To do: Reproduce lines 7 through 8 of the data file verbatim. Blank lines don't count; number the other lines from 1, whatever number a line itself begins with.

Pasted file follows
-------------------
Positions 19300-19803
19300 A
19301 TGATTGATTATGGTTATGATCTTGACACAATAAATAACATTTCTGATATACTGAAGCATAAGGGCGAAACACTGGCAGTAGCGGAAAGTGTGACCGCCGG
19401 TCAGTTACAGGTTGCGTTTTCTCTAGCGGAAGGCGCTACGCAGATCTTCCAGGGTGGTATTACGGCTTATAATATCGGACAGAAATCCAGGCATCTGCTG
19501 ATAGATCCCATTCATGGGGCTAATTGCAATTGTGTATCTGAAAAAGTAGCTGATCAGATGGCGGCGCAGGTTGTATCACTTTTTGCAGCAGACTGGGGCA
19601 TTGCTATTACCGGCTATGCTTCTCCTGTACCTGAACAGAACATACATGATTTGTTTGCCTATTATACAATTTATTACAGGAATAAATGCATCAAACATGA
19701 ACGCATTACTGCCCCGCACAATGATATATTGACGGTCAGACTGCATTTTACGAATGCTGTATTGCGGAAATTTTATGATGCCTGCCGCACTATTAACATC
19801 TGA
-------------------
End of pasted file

19701 ACGCATTACTGCCCCGCACAATGATATATTGACGGTCAGACTGCATTTTACGAATGCTGTATTGCGGAAATTTTATGATGCCTGCCGCACTATTAACATC
19801 TGA